Everyone is jumping on the content bandwagon these days. Not many do it well, and boy, does it show. There are reams of terrible, bloated, recycled content out there that adds absolutely no value and serves only to (or try to) boost someone’s SEO goals or inbound lead numbers. And as painful as this might be for me to say and you to hear, chances are, you’re not doing it well either.
Committing to a content plan is like committing to a marriage. Or a cat. You gotta be in it for the long haul, giving it the attention it deserves. And for goodness sake, be interesting. If I read another useless piece of content, I may just punch my laptop in the hopes the author can somehow feel it.
Ok, so how do you stay interesting? Avoid these terrible content clichés and maybe, just maybe, people will actually want to subscribe to your content. I know, novel thought.
Cliché #1 – More Is Better
If a piece of content is published on the Internet and no one is around to read it, does it make a sound? Look, you could publish a new piece of content every hour of every day, but it doesn’t make a damn bit of difference if no one consumes it.
Even worse, search engines have wised up to the content over-saturation method of publishing. Google Panda slapped content over-saturation in the face. Now, it’s the quality of your content, not the quantity that is rewarded with better search results.
So. Create less—but better quality—content and find ways to break it out into smaller assets so you reach audiences at multiple levels. An excellent webinar becomes a fantastic blog post, both of which can be shared on social media. More isn’t better. Better is better.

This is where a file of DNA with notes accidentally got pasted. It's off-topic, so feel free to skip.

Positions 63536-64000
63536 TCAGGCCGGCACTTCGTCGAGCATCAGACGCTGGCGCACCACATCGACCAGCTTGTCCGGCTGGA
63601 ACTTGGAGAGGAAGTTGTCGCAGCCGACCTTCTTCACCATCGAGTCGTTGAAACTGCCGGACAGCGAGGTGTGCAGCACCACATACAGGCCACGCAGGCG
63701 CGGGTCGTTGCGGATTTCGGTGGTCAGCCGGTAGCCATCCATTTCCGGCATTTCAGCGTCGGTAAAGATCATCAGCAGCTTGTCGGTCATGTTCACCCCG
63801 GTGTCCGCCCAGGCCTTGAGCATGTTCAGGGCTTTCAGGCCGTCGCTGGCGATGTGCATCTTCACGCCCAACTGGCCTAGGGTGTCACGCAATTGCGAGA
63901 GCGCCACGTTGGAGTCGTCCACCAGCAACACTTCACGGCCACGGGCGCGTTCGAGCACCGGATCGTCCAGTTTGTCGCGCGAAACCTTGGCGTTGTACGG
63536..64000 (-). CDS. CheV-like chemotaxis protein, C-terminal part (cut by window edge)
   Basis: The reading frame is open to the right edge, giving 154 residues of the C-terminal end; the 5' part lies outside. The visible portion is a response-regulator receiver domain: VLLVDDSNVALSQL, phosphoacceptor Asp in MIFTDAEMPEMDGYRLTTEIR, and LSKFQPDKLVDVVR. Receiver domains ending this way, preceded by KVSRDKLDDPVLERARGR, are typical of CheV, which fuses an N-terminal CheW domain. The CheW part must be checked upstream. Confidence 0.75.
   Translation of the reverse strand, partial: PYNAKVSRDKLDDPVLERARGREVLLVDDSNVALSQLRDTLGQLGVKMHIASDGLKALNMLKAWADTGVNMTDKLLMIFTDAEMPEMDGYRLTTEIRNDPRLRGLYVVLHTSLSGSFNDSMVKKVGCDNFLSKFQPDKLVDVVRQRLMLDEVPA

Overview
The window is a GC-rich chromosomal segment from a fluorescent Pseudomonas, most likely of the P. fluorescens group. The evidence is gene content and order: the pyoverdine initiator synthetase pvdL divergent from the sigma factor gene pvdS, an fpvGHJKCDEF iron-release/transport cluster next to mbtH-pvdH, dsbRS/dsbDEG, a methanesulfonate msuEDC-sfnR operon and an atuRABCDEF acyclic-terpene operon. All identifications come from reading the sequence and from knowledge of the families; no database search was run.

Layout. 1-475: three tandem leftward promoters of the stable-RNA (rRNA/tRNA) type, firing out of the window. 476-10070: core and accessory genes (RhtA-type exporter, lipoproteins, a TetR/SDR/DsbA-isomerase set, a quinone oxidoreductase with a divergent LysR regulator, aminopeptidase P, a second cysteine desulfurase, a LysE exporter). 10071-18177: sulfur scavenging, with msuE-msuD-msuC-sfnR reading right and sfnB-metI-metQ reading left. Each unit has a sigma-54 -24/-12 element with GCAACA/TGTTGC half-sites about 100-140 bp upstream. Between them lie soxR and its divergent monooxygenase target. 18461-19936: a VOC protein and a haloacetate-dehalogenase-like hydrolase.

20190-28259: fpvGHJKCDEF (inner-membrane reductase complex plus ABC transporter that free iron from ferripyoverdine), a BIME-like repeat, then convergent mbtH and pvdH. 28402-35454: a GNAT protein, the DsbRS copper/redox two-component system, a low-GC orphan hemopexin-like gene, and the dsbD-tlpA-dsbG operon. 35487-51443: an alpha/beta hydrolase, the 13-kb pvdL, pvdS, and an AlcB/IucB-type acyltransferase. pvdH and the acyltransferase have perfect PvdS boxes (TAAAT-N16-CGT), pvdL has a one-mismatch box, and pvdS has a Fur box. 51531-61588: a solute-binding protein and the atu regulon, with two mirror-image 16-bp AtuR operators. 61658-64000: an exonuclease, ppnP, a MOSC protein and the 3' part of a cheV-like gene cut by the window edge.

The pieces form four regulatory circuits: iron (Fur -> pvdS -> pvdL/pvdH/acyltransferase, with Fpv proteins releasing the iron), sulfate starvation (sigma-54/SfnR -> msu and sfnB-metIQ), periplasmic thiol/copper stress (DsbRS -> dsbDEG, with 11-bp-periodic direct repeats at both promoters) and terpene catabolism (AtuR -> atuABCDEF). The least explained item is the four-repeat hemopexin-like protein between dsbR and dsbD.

Cliché #2 – Third-Party Content Is the Answer to Your Content Prayers
Do you really want to drop $25k to lease a white paper from Gartner just because you “don’t have the time” to create content yourself? Of course you don’t. Take that money and throw one hell of a pizza party for your content staff instead.
I understand the temptation to take the easy way out. I really do. But your content needs to be meaningful to your company and your potential leads. Make an effort—it doesn’t have to be that difficult. Instead of dropping G’s on someone else’s stuff because you don’t know what to talk about, find your own ideas. Interview CMOs or other high-level people in your networking groups about their challenges. Pay attention to social networks to “crowdsource” content ideas, then hold Google Hangouts to talk about common questions or themes. Even comment on other articles for visibility, instead of writing pay-to-play articles. That should be enough to get you going.
Cliché #3 – You Have to Come Up with All the Ideas
Yeesh, what an exhausting notion. I mean, no offense, I’m sure you have lots of great content ideas. But you know who else does? People who engage with your existing content.
Trolling the comments on your blogs, articles and social networks can uncover a treasure trove of FREE ideas you can use to shape future content. Are there additional points or angles they feel you didn’t cover that you can address in your next piece of content? And what are the hot topics people are posting about on Twitter or LinkedIn or other industry networks you follow? Your content will be so much more attractive to people if you actually produce content that ties into current themes and topics.
Avoid these clichés. Because if you don’t, people won’t engage with your content. And even worse, you’ll disappoint me.